You can find out more about Aimen Dean in his autobiography, Nine Lives: My Time As MI6’s Top Spy Inside al-Qaeda.
In October, Ken McCallum made his first address as the new Director General of MI5. Highlighting the threat from Islamic terrorism, he said:
“Islamist extremist terrorism, which by volume remains our largest threat. It is still the case that tens of thousands of individuals are committed to this ideology – and we must continually scan for the smaller numbers within that large group who at any given moment might be mobilising towards attacks.”
Lack of effective immigration policies across Europe have allowed a flood of violent extremists to enter and take root, finding support in separatist communities. McCallum admitted that countering Islamic terrorism was a difficult challenge:
“That task has become sharper in recent years, as more terrorists have gone for basic attack methods requiring little preparation, meaning there are fewer clues for us to detect in advance – and less time to find those clues.” (Source: Warfare.Today)
04 Dec 20. German industry lead prepares for possible collapse of TLVS anti-missile program. The German arm of MBDA said it will “restructure” its operations following signals from Berlin that the government is having second thoughts about the company’s pet project, the TLVS air defense system.
The move comes after European consortium MBDA and its American partner Lockheed Martin held out hope for years that their follow-on work on the former Medium Extended Air Defense System — which included the United States, Germany and Italy — would eventually yield a contract with the German military, or Bundeswehr.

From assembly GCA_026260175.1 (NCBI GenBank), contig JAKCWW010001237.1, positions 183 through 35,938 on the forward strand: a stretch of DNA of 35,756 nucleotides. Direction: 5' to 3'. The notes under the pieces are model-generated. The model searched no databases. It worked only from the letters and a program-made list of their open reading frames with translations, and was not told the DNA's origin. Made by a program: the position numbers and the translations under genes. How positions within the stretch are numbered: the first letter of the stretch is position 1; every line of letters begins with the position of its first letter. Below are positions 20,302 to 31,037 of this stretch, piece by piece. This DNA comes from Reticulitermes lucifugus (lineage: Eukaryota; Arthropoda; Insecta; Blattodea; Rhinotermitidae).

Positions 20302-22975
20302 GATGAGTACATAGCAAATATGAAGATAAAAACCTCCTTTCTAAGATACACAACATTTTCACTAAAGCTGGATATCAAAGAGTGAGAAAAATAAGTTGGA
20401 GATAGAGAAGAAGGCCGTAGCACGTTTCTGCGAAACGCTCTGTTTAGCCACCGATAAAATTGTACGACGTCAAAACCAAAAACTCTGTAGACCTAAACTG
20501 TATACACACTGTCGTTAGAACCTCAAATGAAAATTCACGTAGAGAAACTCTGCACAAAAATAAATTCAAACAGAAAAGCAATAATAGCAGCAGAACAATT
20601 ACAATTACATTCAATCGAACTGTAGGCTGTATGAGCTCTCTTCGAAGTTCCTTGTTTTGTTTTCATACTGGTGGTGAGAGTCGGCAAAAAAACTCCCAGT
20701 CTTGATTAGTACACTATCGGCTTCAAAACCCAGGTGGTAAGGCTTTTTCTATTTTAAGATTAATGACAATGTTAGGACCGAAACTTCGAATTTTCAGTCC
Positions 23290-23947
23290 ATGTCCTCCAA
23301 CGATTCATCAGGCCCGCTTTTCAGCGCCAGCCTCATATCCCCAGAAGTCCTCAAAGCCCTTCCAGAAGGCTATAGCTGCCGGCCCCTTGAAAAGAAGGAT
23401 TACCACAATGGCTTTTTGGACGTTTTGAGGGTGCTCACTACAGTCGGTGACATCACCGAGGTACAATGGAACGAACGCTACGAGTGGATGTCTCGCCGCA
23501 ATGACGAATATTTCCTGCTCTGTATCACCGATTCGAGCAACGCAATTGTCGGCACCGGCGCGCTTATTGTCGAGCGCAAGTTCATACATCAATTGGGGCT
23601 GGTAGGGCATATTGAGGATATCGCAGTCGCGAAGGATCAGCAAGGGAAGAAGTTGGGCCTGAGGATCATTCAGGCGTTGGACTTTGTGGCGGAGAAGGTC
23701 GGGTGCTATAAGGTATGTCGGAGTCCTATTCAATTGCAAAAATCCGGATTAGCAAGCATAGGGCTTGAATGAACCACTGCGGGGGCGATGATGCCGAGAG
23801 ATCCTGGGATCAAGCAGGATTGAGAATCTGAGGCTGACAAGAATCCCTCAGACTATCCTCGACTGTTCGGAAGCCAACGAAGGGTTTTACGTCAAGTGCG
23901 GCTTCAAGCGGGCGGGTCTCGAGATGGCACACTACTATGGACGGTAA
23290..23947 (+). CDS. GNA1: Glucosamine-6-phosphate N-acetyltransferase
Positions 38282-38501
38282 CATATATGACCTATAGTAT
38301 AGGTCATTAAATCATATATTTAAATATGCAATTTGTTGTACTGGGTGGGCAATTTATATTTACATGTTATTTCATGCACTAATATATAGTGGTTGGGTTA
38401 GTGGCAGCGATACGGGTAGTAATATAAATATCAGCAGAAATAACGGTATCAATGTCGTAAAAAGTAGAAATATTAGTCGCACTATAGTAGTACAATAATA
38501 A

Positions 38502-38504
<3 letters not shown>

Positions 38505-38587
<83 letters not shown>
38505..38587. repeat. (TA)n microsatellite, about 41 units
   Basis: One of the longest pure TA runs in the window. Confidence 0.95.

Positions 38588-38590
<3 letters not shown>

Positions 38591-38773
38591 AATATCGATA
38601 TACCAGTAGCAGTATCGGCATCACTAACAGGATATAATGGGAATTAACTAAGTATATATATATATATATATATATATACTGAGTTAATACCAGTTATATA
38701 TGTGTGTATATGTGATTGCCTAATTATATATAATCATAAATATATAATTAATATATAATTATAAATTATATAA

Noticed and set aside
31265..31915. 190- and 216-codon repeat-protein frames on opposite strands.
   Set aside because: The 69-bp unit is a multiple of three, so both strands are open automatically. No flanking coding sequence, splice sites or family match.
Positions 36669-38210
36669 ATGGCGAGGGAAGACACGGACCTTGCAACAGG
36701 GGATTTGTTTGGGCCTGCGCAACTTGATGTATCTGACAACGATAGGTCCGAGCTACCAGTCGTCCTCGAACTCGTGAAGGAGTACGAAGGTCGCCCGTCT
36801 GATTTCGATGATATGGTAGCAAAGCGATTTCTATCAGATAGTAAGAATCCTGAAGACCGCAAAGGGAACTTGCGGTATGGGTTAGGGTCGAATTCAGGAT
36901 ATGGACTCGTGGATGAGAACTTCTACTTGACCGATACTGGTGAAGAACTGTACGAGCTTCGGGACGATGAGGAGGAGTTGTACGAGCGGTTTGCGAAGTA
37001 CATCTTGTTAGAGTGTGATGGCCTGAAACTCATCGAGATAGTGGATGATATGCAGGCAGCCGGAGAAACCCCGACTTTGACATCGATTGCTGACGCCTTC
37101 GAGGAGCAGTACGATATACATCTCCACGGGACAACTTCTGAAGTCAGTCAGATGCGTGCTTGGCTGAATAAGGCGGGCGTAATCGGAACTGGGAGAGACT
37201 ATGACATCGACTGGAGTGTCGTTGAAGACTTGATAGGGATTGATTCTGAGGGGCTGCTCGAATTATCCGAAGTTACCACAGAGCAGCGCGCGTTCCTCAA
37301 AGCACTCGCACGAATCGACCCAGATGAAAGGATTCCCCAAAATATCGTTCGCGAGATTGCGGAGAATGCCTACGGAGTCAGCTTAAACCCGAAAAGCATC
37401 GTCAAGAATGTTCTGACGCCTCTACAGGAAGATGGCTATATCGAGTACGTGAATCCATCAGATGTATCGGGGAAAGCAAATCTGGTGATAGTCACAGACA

Up to now, the vendors invested some money of their own in the effort, believing the system’s features would revolutionize a global air defense market dominated by the Patriot system.
But MBDA now thinks a contract still won’t materialize next year, the company said in a statement. In addition, the statement noted that Defence Minister Annegret Kramp-Karrenbauer announced a reevaluation of the Bundeswehr’s entire air defense portfolio.
Such reviews typically are telling indicators that governments want fresh thinking on a given subject and are willing to scrap long-standing plans. In the case of TLVS, Kramp-Karrenbauer’s recent emphasis on “layers” in missile defense, a common way to conceptualize the technology, could mean the system is no longer thought to serve the sweet spot in intercepting aircraft, missiles or drones at various heights and distances.
Late last month, lawmakers only included a token sum of €2m (US$2.4m) for TLVS in the defense budget for next year. While there is an opportunity to add funds midyear, including some kind of bridge funding until the Defence Ministry’s goals are more clear, the companies are seeing their prospects diminish.
It remains to be seen how the ministry would shape the narrative about canceling a program once held up as a poster child of German defense procurement reform. Officials set the program up with the idea of delegating as much development risk to the contractors as possible, at a fixed price. Combined with the gradual addition of new feature requests, like hypersonic intercept and lasers, that approach began to look untenable for both sides over the summer. (Source: Defense News)
03 Dec 20. NATO Must Consider Chinese Military Power, Says Germany Foreign Minister Heiko Maas. China’s emergence as a global military actor must be part of NATO’s discussions on how to reform the alliance, says German Foreign Minister Heiko Maas. And, amid shifting power, NATO will need a more “sovereign Europe.”